Unions to Bring Demonstrations to Factory Gates

Despite a warning from the government to end demonstrations over the garment sector minimum wage by today, union leaders said Wednesday that workers would continue nationwide demonstrations after taking a one-day break to mark the new year.

Strikes and demonstrations have been ongoing since the government decided last week to raise the minimum wage to $95, well below union demands for a $160 monthly wage. A decision on Tuesday by Labor Minister Ith Sam Heng to raise the minimum wage by an additional $5, to $100, was rejected by the non-government aligned unions.

Morm Nhim, one of six union leaders who have been told they could face legal action if demonstrations do not stop, said that workers would hold demonstrations today at individual factories.

“Most of the workers took the day off for a holiday today, but they will continue to protest tomorrow at their factories to demand the minimum wage [of $160],” she said.

The Council of Ministers sent a letter to the Ministry of Labor on Monday advising it to revoke the license of unions that continue to protest and told state security forces to prepare to take unspecified action against unlawful demonstrations.

On Monday and Tuesday, thousands of garment workers gathered for mass demonstrations in front of the Ministry of Labor.

Kong Athit, vice president of the Cambodian Coalition for Apparel Workers Democratic Union, said that the demonstrations would include as many as 300,000 workers at 60 percent of garment factories across the country.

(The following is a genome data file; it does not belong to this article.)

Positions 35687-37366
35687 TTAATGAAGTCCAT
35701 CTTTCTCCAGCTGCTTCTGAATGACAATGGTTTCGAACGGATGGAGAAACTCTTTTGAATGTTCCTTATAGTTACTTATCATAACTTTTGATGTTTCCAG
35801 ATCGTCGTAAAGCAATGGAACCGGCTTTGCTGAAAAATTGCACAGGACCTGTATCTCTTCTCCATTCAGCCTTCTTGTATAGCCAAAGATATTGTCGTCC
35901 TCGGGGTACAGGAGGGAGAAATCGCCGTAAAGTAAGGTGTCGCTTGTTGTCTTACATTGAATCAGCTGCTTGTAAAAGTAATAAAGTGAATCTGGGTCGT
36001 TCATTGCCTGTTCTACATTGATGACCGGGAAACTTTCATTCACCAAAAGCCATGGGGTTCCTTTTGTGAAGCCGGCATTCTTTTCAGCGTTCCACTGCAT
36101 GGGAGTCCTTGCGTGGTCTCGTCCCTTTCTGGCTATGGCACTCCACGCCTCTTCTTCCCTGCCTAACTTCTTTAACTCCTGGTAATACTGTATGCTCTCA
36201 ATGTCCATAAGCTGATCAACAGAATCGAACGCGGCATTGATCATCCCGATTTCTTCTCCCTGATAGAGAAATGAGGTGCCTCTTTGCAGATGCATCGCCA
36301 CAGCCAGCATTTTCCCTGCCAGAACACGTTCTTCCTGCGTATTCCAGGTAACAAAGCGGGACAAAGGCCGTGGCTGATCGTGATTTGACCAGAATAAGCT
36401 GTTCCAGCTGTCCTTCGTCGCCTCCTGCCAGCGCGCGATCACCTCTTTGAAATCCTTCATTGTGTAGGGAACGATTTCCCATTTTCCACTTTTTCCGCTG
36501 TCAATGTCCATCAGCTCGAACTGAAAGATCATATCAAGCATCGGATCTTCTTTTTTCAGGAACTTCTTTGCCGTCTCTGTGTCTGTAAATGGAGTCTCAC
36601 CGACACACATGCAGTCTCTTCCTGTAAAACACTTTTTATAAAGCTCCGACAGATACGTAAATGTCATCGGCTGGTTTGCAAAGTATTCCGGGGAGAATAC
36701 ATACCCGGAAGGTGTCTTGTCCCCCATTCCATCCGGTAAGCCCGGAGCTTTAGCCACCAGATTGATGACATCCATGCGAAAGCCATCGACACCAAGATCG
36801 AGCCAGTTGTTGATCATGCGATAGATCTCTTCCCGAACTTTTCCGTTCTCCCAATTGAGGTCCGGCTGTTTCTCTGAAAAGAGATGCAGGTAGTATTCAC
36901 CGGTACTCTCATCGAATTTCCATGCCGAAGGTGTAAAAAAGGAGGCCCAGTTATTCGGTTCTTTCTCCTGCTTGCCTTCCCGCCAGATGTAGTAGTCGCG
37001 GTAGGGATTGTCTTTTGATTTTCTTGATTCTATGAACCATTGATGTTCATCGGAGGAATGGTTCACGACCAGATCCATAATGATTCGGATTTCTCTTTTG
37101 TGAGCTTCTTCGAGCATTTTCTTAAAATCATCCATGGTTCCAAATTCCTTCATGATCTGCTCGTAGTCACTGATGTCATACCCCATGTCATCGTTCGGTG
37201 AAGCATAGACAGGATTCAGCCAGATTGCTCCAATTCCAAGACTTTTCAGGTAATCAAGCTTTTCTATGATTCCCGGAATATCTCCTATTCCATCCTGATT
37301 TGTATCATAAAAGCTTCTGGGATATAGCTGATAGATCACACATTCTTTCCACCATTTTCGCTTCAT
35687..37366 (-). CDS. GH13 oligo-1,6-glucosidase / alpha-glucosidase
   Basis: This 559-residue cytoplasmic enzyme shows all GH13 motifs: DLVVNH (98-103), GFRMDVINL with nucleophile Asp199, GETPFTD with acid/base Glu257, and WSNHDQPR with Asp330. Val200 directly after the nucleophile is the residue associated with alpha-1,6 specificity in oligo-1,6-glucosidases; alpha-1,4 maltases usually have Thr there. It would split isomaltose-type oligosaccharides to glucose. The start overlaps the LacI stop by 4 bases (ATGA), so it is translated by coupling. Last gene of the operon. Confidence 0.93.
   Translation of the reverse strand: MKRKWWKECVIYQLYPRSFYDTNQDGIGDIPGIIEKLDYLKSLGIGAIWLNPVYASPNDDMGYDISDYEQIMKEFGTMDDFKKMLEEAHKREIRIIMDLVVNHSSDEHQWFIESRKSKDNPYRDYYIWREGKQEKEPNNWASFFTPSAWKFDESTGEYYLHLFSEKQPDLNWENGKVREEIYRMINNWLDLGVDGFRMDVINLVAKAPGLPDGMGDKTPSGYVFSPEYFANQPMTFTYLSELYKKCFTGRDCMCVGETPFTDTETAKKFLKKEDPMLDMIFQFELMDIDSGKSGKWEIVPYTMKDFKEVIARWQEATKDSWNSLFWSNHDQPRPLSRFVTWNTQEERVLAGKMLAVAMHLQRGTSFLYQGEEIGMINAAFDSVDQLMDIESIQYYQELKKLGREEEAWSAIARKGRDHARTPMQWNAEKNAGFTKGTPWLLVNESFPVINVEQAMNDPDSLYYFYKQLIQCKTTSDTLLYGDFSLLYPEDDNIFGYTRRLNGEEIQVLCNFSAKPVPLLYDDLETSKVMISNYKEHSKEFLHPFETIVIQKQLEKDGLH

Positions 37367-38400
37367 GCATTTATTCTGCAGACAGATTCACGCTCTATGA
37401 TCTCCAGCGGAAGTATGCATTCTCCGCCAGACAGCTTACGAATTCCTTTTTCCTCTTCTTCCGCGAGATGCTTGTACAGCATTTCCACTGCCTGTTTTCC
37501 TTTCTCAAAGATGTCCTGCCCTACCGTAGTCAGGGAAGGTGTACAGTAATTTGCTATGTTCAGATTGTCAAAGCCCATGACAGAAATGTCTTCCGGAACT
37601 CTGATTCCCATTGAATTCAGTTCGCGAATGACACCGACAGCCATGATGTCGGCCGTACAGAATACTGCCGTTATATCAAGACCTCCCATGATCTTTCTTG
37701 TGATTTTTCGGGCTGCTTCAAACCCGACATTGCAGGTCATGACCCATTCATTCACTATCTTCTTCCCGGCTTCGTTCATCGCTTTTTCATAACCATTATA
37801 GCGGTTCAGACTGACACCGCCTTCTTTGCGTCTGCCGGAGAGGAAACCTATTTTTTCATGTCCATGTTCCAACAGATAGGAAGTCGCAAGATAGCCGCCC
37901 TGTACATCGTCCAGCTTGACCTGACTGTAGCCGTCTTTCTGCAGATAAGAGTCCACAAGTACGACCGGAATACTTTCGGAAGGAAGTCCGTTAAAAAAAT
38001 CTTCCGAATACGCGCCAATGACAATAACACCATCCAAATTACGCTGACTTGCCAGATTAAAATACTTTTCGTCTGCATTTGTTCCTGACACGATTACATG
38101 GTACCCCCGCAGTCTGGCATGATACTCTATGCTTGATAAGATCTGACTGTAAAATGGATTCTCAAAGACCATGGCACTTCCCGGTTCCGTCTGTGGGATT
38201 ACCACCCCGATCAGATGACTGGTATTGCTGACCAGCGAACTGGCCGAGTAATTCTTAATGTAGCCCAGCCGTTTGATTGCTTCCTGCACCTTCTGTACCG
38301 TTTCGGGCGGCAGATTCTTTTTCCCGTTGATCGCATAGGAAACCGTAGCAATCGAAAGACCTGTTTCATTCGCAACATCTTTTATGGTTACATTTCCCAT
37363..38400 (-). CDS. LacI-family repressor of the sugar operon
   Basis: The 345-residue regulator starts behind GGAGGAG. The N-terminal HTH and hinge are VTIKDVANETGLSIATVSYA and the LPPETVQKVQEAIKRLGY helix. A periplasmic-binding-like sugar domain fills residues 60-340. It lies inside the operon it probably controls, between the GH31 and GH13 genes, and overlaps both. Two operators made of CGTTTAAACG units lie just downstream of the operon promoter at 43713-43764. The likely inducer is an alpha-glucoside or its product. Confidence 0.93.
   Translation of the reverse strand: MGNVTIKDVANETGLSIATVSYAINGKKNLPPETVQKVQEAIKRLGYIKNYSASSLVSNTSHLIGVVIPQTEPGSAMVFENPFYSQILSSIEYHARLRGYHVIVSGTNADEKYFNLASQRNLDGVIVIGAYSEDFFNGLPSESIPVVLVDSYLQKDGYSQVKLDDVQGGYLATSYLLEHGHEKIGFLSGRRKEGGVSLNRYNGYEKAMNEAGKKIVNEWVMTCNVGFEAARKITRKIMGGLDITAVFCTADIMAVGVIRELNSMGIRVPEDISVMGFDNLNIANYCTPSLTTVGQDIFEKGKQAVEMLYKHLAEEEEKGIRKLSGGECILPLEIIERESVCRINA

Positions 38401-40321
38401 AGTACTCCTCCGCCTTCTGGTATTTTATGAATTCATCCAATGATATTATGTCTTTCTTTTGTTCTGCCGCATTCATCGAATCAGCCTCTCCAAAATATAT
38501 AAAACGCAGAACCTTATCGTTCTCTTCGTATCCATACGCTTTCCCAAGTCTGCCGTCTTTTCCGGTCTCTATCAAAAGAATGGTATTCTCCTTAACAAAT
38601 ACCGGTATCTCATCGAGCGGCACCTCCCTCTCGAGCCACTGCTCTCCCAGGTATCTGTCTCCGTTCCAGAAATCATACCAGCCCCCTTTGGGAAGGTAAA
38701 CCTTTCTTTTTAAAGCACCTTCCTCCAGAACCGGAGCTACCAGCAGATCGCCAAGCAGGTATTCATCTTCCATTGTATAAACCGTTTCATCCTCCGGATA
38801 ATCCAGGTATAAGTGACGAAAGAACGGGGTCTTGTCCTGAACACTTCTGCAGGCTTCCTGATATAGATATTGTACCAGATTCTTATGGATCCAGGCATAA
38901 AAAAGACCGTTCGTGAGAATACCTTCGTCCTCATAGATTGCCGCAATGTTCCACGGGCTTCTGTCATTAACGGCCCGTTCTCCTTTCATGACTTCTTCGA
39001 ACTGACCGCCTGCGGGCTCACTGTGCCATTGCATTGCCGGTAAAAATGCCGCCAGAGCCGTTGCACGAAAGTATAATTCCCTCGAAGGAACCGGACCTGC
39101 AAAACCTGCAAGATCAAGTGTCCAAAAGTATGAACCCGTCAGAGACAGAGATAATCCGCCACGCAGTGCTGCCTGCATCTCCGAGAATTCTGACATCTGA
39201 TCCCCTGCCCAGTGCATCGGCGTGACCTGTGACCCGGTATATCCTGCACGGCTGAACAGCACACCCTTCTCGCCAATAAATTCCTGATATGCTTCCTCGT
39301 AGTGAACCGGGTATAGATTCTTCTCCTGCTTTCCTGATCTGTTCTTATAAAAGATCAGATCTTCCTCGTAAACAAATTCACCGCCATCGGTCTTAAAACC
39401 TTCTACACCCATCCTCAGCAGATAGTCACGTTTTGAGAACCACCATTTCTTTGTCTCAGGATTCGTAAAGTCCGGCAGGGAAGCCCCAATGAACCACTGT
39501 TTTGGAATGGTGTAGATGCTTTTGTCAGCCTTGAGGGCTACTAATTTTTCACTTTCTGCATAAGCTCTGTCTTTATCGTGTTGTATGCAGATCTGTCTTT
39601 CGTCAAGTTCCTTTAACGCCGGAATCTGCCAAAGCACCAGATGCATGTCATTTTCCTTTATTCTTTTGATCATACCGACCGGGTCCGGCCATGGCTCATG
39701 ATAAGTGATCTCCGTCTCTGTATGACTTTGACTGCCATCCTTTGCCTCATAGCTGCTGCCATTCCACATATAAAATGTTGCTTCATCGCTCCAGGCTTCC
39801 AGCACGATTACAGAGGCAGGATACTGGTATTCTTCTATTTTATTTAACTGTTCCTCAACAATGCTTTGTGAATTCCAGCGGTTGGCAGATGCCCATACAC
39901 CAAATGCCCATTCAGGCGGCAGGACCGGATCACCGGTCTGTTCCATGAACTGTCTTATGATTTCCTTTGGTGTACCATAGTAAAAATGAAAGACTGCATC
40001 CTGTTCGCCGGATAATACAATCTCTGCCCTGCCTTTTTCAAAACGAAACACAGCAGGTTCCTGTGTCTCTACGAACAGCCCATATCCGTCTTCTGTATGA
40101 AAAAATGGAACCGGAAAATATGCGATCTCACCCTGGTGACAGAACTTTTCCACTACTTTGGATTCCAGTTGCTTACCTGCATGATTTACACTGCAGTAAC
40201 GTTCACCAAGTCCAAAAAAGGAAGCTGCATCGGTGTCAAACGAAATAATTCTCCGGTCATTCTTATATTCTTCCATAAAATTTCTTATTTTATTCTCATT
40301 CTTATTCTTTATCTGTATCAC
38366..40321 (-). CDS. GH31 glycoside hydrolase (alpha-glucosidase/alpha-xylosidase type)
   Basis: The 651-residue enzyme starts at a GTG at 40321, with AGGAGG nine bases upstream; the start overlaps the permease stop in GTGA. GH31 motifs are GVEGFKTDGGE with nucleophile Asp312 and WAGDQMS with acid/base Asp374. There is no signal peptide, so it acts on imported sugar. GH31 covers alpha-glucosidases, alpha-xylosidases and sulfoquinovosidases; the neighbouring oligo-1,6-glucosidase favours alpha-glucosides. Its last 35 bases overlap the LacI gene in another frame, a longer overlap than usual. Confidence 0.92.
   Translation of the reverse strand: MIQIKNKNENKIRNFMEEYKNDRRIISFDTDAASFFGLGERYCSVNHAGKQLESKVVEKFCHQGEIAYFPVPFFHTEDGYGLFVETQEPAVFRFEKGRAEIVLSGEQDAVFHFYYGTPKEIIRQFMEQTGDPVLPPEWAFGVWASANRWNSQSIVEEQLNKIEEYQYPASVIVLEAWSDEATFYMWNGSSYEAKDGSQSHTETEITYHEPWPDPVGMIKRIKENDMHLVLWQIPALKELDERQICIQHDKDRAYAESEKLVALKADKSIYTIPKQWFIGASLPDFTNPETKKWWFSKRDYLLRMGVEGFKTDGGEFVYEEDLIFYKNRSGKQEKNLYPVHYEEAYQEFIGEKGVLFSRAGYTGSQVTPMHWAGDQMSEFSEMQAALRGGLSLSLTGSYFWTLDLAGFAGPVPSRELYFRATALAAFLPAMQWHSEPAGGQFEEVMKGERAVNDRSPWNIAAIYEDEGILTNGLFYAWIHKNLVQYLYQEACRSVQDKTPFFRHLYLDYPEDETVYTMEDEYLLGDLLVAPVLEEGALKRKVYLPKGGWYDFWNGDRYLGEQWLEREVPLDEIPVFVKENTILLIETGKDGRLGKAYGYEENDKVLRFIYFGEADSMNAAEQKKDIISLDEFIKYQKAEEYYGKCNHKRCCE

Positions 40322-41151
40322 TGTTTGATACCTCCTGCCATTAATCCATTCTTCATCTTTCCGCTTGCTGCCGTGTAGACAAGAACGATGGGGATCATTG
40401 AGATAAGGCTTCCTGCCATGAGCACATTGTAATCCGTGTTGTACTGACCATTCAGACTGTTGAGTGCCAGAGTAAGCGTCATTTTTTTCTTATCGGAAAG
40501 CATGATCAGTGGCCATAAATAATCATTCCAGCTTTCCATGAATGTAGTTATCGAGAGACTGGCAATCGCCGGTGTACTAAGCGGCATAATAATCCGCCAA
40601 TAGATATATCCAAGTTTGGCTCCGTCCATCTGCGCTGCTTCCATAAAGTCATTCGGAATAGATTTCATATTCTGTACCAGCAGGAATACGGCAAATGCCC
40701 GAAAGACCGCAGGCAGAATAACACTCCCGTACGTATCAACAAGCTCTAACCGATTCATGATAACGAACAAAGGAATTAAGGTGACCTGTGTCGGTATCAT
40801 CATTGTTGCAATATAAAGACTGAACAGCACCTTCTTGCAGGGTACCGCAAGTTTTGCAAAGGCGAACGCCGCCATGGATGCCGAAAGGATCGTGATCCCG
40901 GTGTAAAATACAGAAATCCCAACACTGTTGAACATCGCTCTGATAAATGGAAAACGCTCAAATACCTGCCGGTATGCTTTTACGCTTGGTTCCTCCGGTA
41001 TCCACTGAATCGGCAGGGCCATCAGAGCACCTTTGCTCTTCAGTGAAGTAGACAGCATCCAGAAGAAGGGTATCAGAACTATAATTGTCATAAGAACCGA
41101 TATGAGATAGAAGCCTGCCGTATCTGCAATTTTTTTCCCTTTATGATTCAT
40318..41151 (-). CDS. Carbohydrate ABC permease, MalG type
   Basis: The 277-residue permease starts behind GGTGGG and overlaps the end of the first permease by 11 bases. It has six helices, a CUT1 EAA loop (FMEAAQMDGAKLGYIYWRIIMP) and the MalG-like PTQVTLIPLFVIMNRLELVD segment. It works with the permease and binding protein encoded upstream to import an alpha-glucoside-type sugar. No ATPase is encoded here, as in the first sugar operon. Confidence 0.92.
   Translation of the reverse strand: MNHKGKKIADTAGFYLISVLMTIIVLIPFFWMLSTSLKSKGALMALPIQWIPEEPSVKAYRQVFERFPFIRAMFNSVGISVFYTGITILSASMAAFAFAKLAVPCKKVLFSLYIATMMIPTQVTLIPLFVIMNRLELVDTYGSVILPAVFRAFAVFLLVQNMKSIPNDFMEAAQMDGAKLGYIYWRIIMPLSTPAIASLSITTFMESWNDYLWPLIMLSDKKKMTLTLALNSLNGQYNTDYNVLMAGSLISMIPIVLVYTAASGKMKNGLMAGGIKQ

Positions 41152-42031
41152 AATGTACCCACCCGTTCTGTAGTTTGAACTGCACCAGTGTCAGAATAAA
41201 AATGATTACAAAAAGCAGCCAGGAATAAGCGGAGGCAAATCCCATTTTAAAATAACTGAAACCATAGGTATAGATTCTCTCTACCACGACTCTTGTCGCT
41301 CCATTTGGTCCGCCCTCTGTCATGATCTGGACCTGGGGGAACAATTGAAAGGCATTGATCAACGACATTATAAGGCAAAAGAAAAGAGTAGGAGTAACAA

Leaders of the six unions involved in the demonstrations will meet in Phnom Penh tomorrow to discuss their future plans, Mr. Athit added.

Ken Loo, secretary-general of the Garment Manufacturers Association in Cambodia, said that some of its member factories may open today, but said the association remains concerned over potential violence.

“I think what we will see is some factories open tomorrow, and then if they have problems they might close within a couple of hours. Some might not even want to consider taking that risk,” he said Wednesday.

Mr. Loo added that GMAC will appeal to the government today to facilitate the re-export of raw materials purchased by factories that are not able to meet production schedules due to the demonstrations.

“The idea is we need to shift production to another country and move raw materials we have out of Cambodia,” he said.

(Additional reporting by Colin Meyn)

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